While I was settling in at my new job with Greyledge Technologies in Colorado, the FDA held a two-day stakeholder meeting to review four draft guidances the Agency wants to finalize. The four draft guidances are (in the order they were issued):

Same Surgical Procedure Exception (October, 2014; source(opens in a new tab))

Minimal Manipulation (December, 2014; source(opens in a new tab))

Adipose Tissue Uses and Abuses (December, 2014; source(opens in a new tab))

Homologous Use (October, 2015; source(opens in a new tab))

All of the draft guidances refer to elements of a law known as 21 CFR 1271, which was published in the Federal Register on January 19, 2001. So, the law of the land in dealing with certain types of human-derived materials useful for regenerative medicine has been on the books since 2001, with a modification in 2005.

You might be wondering why the FDA felt the need to write draft guidances for 1271. The charitable answer is that the FDA genuinely tries to ensure that its laws are understandable and uses Guidances as a means of letting the public and, more specifically, stakeholders in the industry know what the FDA’s thinking is on the topic of the Guidance.

However, in this case, I suspect the FDA got fed up with the blatant disregard of the language in 1271 by a whole host of entities, including companies who subsequently have received Untitled Letters concerning products that the companies decided to market without the proper pre-market studies. Or it might have to do with networks of physicians who believe that because they wear a white lab coat and are treating patients that everything they do is sacrosanct and beyond the reach or scrutiny of the FDA.

In any event, the FDA issued the four draft guidances listed above. Needless to say, the folks that had been doing pretty much as they wanted eventually took notice. And they started to complain to their government representatives. In turn, these public officials called up the FDA and asked, “What’s up?” The FDA got the hint and scheduled a single day hearing (in April, 2015) on the draft guidances to which they received hundreds of requests to speak. Figuring they would look bad if they gave speakers a minute each to say their piece, the FDA regrouped and expanded the Workshop to two days, which just recently was held on September 12 and 13. The foregoing is my somewhat tongue-in-cheek version of events that led up to the two-day hoedown.

I will address at a later date my observations on the comments made during the sessions, since for one thing, I haven’t had a chance to listen to the videocasts. But I have seen comments made by Dr. Chris Centeno, who was a speaker at the Workshop, and who shared a reference to blog posts made by Mr. Richard Jaffe, Esq. I reviewed Mr. Jaffe’s comments in a post he wrote on September 13. And I couldn’t believe how peculiar Mr. Jaffe’s comments were. So, I would like to address just a couple of the errors Mr. Jaffe perpetrates in his post, since the intent of my posts on the Greyledge blog is to provide a public service in terms of educating the public about scientific, clinical and regulatory aspects of regenerative medicine, and more particularly, translational cell therapy.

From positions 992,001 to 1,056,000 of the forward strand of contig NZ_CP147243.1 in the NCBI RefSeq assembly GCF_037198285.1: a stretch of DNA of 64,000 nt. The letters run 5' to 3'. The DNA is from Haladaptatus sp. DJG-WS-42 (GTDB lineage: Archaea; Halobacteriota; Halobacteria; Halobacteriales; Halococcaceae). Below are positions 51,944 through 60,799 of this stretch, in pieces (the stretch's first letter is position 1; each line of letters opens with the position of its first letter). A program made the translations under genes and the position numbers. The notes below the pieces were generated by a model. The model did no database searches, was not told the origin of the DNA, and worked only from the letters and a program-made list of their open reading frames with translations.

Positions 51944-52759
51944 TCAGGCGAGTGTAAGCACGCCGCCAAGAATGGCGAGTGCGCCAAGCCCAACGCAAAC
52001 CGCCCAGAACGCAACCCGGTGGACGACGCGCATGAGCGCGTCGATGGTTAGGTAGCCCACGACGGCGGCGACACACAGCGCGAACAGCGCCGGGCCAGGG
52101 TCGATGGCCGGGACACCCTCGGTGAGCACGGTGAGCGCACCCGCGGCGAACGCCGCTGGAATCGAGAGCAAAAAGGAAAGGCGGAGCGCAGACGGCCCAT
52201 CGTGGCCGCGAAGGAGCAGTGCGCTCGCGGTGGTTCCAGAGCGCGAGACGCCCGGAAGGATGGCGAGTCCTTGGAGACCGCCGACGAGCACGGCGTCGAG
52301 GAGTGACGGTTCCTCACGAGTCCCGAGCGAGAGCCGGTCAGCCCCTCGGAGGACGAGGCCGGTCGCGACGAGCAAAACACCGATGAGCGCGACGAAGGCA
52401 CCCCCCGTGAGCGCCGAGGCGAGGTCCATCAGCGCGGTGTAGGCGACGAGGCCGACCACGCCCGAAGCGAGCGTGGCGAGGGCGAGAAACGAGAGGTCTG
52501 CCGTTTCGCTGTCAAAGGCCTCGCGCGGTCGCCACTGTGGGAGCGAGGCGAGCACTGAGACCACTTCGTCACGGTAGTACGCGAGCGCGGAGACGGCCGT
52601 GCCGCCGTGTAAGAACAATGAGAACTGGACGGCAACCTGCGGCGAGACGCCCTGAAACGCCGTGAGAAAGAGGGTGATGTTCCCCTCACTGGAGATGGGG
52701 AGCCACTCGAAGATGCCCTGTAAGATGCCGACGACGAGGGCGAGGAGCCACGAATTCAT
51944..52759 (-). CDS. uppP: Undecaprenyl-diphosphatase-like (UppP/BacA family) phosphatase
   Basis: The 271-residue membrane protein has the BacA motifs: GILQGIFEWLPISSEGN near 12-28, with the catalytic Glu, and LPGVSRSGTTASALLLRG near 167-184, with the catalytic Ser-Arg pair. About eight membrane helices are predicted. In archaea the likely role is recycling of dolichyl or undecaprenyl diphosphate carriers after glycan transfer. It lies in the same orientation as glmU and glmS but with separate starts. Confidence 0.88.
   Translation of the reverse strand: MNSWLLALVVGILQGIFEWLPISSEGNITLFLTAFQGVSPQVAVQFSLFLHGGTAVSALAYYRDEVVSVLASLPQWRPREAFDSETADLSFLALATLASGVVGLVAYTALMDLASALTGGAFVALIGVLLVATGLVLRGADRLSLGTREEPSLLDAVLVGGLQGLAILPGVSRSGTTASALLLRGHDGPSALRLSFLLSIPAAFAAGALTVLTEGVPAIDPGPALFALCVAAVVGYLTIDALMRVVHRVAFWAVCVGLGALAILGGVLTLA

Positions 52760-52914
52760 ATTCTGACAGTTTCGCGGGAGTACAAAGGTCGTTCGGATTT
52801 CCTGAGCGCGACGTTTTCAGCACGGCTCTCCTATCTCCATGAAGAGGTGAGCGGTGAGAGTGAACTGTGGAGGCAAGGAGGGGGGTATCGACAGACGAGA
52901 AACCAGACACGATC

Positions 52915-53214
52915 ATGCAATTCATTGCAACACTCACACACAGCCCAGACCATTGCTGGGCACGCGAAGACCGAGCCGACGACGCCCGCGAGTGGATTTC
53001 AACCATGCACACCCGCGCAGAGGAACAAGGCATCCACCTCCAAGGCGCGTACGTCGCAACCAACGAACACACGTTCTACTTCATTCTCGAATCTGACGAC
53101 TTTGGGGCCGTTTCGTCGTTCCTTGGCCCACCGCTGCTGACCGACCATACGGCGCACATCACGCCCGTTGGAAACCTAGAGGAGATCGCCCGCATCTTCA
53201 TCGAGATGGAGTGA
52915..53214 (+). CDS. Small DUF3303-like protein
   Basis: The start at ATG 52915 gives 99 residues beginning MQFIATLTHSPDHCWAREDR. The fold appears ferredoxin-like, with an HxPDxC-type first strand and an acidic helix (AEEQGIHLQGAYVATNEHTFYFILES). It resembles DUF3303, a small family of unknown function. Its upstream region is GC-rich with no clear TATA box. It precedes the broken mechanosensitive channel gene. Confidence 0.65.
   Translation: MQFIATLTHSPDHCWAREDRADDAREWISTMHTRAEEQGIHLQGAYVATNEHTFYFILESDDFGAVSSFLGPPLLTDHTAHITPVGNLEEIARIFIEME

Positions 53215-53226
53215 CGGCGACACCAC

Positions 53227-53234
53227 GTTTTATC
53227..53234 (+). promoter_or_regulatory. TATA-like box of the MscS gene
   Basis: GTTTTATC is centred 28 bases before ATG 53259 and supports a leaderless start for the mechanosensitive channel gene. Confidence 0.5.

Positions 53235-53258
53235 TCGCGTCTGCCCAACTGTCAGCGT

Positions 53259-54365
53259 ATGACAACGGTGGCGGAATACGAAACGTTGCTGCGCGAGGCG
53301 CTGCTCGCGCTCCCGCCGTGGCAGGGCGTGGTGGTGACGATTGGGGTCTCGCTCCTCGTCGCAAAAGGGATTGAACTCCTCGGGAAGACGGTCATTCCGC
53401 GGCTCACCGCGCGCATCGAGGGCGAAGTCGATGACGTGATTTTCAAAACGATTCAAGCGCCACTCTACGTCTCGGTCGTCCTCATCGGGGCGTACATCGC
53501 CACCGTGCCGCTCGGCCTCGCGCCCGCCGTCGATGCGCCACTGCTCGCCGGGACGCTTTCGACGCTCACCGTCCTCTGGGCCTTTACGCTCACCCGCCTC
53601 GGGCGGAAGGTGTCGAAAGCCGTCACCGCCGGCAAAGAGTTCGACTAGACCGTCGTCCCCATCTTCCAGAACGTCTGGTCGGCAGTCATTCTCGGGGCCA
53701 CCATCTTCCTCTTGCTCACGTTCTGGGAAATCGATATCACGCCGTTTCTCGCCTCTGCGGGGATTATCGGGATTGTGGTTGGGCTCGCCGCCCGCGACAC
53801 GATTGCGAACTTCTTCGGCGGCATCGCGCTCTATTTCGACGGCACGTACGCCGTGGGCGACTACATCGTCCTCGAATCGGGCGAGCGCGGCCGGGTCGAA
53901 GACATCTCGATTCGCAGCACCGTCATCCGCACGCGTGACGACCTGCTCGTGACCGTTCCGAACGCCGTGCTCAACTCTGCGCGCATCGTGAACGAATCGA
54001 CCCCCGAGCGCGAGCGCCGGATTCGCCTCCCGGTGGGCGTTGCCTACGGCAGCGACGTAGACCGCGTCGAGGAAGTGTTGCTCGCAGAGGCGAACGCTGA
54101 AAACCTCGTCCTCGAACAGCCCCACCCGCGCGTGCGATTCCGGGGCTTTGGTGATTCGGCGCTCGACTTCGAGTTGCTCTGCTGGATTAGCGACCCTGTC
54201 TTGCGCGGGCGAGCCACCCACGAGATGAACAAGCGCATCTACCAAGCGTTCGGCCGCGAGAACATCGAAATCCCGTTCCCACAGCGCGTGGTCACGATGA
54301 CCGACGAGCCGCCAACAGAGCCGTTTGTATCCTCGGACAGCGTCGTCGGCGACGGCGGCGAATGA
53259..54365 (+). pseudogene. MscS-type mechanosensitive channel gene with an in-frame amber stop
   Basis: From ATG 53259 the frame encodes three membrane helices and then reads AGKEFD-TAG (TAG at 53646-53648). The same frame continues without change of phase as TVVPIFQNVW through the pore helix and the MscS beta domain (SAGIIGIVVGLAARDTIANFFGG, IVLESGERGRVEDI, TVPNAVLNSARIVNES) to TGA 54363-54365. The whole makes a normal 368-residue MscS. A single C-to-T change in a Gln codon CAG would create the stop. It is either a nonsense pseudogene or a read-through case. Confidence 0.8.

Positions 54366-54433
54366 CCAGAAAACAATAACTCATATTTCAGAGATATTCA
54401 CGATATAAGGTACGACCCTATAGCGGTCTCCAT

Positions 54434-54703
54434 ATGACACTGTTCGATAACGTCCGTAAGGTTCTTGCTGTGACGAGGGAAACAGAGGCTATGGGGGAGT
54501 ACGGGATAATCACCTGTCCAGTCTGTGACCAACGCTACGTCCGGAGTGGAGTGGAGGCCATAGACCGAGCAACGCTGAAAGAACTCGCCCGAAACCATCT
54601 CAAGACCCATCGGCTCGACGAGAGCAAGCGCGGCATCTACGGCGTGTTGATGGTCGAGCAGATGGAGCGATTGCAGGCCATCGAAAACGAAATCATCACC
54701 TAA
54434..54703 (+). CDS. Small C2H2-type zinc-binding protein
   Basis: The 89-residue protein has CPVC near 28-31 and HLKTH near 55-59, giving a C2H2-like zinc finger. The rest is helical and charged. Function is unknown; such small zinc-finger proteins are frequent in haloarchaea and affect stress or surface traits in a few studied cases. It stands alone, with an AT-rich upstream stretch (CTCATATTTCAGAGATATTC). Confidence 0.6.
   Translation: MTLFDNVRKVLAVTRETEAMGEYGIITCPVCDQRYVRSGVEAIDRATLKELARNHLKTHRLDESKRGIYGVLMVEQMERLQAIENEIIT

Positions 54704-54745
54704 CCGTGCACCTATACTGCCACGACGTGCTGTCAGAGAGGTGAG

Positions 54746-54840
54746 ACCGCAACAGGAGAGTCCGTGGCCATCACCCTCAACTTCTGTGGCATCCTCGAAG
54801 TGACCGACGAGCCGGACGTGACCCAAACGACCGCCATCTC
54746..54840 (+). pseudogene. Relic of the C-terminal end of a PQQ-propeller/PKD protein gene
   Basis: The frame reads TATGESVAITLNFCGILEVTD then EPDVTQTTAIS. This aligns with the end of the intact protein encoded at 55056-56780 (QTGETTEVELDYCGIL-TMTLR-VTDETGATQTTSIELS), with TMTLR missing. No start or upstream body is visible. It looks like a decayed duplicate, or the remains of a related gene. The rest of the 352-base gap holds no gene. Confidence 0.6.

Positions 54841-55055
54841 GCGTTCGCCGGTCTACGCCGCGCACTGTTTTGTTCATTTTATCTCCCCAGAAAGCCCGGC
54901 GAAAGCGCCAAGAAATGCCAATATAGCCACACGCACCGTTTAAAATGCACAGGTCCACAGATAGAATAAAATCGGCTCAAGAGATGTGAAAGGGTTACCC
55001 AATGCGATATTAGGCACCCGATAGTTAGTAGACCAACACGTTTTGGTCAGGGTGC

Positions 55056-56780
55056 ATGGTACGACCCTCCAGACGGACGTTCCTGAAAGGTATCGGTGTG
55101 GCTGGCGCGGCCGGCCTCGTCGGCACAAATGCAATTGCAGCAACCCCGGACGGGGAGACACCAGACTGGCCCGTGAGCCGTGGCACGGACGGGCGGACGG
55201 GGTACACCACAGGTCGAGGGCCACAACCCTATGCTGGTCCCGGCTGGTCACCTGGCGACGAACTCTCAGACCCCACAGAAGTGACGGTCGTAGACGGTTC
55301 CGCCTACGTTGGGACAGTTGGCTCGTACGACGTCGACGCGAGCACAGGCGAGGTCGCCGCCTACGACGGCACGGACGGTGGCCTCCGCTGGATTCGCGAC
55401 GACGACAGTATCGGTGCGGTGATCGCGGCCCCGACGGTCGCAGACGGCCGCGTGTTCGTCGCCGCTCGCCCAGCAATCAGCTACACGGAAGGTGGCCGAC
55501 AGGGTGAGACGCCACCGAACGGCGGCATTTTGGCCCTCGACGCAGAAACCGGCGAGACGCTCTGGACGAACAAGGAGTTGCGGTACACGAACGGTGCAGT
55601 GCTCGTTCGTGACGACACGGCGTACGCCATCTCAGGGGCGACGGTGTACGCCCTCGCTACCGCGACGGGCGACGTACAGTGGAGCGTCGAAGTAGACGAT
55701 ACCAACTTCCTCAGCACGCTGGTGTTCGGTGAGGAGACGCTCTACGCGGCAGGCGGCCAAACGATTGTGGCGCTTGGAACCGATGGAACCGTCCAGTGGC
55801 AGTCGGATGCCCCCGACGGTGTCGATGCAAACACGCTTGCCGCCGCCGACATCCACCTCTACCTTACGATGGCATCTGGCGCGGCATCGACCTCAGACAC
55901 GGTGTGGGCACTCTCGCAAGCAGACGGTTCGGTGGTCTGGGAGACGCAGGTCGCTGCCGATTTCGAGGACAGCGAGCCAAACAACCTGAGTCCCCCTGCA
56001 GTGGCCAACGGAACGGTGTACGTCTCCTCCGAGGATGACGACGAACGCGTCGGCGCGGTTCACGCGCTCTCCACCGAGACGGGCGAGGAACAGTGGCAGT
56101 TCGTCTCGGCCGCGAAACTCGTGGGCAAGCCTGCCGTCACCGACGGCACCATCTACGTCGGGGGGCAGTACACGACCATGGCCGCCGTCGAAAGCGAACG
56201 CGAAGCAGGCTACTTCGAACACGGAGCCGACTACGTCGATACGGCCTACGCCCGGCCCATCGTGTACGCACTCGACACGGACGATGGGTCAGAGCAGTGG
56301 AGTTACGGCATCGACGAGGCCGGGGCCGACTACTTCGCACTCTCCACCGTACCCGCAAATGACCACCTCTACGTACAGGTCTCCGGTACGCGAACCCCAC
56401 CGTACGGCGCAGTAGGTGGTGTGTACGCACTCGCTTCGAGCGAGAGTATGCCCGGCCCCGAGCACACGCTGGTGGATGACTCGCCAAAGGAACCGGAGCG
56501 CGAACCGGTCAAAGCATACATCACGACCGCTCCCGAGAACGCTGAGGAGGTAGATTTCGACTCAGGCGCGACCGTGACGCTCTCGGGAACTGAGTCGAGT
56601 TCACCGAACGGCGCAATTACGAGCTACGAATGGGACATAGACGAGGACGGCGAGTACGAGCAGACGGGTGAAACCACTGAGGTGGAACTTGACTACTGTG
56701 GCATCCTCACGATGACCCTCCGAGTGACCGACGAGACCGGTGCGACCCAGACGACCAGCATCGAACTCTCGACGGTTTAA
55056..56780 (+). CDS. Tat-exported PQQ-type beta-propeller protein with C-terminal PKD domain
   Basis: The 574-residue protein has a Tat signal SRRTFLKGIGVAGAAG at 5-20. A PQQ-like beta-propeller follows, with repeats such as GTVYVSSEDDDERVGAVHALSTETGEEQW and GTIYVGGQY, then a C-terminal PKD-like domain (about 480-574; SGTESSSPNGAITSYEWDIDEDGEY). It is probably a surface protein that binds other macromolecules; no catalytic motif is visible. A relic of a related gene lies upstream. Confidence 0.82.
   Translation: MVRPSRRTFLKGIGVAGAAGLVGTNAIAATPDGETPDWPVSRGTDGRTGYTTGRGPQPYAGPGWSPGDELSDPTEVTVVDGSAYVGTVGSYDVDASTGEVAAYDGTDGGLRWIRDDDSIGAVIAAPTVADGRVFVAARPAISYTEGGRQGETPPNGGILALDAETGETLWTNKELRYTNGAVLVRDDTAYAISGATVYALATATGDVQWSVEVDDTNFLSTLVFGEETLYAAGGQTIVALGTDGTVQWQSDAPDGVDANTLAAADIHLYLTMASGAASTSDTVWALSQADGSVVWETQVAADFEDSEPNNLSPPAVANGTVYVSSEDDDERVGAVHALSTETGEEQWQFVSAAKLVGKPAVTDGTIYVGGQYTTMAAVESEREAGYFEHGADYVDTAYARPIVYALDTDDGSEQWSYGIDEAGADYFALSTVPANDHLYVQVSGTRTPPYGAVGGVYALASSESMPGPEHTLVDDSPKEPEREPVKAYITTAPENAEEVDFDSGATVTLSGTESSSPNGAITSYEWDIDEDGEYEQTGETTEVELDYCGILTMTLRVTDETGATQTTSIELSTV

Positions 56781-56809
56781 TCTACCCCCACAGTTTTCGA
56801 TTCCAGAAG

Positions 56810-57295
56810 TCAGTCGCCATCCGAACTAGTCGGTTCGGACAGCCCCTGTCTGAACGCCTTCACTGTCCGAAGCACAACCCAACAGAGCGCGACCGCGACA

And, boy, do Mr. Jaffe’s comments need to be dealt with. This is the link(opens in a new tab) I used to gain access to the post, but I will provide verbatim excerpts as needed. He wrote:

“Under the actual rule (1271.15) same day surgical procedures can do non-homologous and more than minimally manipulated. At least these two terms are not in that rule. Legal Method 101 instructs that if terms are in 1271.10 but not in 1271.15, then the 1271.10 terms and restrictions cannot be read into 1271.15.”

I will defer to Mr. Jaffe, who is an attorney, about the lessons of Legal Method 101, but I can read English and it is clear to me that 1271.15 incorporates the two terms by reference. Furthermore, Mr. Jaffe has conducted a very selective reading of 1271 in order for him to take what I find to be a breathtakingly extreme position that as long as you are a physician you can do whatever you want, even if the procedure involves non-homologous and more than minimally manipulated processes performed to create the HCT/P for use in the same patient and within the same day surgical procedure.

I will provide a full analysis of what I believe to be the error of Mr. Jaffe’s ways in the next post.